Road to when ‘Dr. Doom’ realized he was wrong
It was definitely a contrarian idea to be bearish at that point because stocks in general were pretty strong and the US market looked very good, riding at record highs. He realized that he’d made his mark when the trading desk chief referred to him as “Dr. Doom” to a group of people. The driver behind his call though was not just the market being at new highs. He had looked at price momentum in different ways. A common way that technical analysts measure price momentum is with an indicator called the Relative Strength Index (RSI), which asks when something goes up, how much does it tend to go up? And when it goes down, how much does it tend to go down? It is a ratio of the average up moves versus the average down moves. And what you’re looking for is when a market moves to extremes, and that is one of the reasons why today, a lot of analysts are turning negative on the US markets. So that was another piece of evidence that told David that the market had risen a lot, and that it was probably too much, and that he believed he needed to be defensive.
Sector levels supported his bias
The third item he was looking at was sector levels. He remembered that tech stocks in particular were underperforming. This group he expected would do well in a bowl phase, and it was not doing well anymore. On the other hand, consumer staples, were doing quite well. So what he realized there and what he realized from that sector perspective (when did he know he was wrong?) was when he looked at the sectors and saw technology, weak; staples, strong; he has realized since that because those conditions supported his argument, he had succumbed to confirmation bias, and decided he was bearish. Still under the spell of such bias, he had then just tried to gather evidence to support that call. As the market continued a little higher, he doubled down in the worst way, and was trying to continue to back it up with only the evidence he wanted to find.
Looking at individual stocks is also insufficient
He learned too that looking at individual stocks was not a good enough indicator either and that there is great value in looking beyond the market. If you’re thinking about asset allocation, he said, it is not good enough to just look at equities, or look at global equities or emerging markets as a bundle and make an overall decision based only on that. When you look at the country level or the sector level or at the group and stock level, you start to see movements and themes that can help you understand a sort of deeper level below just an overall market call. He learned a lot about how to qualify what he is seeing from the top down and by also doing a lot of good bottom-up work. He said the bulk of the screening and detailed work he does now was derived from the lessons learned during this period.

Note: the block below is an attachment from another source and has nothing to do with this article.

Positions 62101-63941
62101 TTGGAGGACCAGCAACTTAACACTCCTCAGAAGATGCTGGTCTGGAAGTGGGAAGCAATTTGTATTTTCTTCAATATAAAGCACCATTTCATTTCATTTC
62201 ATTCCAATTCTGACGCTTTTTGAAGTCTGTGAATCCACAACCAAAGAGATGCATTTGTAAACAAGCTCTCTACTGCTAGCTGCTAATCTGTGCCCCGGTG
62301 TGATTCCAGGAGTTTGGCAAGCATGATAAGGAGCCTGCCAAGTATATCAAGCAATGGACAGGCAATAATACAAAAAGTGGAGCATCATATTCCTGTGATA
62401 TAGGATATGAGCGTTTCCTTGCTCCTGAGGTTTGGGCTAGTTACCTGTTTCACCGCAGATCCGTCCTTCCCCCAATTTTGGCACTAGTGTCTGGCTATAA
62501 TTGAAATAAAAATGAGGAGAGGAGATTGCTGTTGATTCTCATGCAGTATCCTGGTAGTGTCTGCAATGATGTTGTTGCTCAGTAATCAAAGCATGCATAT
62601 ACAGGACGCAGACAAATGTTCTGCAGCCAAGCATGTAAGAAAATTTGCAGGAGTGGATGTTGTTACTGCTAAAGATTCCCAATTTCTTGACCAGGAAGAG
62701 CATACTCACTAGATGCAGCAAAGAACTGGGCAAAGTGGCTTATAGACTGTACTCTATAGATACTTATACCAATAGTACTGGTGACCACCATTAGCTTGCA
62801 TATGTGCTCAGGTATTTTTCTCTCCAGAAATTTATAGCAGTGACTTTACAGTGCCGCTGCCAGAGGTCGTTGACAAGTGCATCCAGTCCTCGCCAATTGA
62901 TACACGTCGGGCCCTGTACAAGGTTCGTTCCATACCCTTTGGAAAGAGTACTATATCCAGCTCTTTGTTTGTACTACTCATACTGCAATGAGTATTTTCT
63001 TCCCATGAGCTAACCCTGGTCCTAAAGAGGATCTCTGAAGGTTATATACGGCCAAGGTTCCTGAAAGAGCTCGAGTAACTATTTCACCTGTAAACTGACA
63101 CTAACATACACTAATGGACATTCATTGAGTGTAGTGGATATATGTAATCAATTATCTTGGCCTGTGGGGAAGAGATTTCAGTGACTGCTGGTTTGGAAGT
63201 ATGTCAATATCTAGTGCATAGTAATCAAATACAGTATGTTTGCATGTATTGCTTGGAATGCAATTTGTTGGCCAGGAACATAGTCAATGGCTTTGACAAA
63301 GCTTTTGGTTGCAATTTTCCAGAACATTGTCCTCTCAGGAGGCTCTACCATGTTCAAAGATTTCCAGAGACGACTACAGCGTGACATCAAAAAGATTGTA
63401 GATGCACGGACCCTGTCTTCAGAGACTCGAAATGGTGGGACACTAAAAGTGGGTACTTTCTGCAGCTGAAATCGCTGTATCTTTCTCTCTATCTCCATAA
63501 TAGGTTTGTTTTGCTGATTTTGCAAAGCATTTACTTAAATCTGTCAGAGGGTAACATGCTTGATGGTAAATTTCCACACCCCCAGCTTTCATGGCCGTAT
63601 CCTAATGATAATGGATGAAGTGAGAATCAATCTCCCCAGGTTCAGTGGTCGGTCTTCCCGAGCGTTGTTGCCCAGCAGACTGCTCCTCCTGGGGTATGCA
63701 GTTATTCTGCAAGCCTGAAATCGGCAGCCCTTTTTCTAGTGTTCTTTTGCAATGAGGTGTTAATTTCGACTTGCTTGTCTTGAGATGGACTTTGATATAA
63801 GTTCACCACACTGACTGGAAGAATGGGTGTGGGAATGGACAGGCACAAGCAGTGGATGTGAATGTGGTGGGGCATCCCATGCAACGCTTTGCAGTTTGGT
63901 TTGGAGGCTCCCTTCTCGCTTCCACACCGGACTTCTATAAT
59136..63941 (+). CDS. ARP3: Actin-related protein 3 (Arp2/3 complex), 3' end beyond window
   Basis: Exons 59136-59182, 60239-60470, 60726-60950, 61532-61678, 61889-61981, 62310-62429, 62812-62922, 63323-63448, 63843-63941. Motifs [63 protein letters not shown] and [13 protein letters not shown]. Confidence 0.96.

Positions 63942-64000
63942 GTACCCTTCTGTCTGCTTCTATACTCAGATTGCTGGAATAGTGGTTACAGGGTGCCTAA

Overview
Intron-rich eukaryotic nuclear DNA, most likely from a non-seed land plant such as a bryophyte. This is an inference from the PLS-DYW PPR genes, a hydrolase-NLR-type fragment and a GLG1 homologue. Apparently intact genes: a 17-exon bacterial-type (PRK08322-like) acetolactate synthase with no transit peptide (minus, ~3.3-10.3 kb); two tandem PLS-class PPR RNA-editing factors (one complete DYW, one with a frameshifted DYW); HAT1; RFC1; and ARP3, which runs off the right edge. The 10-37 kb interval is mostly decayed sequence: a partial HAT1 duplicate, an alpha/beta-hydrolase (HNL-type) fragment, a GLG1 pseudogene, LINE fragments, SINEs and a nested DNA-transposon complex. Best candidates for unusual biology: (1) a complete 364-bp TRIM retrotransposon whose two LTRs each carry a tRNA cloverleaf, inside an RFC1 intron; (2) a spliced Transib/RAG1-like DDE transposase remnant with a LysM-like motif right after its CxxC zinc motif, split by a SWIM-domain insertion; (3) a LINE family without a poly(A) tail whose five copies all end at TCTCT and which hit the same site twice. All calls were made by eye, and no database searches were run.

“(A key lesson was about) having the humility and having the intellectual honesty of understanding when your call is not working out and then being open and clear on what evidence has caused me to change your mind.”
Have the honesty and courage to admit you’re wrong
Then state what you need to do differently. Admit that your thesis is not working and have the courage to change your perspective.
“It’s OK to be wrong, but it’s not OK to stay wrong.”
David Keller, quoting one of his mentors
You’re not married to your call
Make informed decisions based on what you think the probabilities tell you, but you have the equal opportunity to change that when the evidence supports it.
Keep paying attention
Watch for and understand when things are changing. David takes a page out of flight training here when he learned “situational awareness”. When flying an aircraft, it is essential to have awareness of what is happening outside the aircraft, so you do not fly into a mountain, another aircraft or the ground. A big part of David’s process is having situational awareness of the markets and really understanding what he is seeing around him.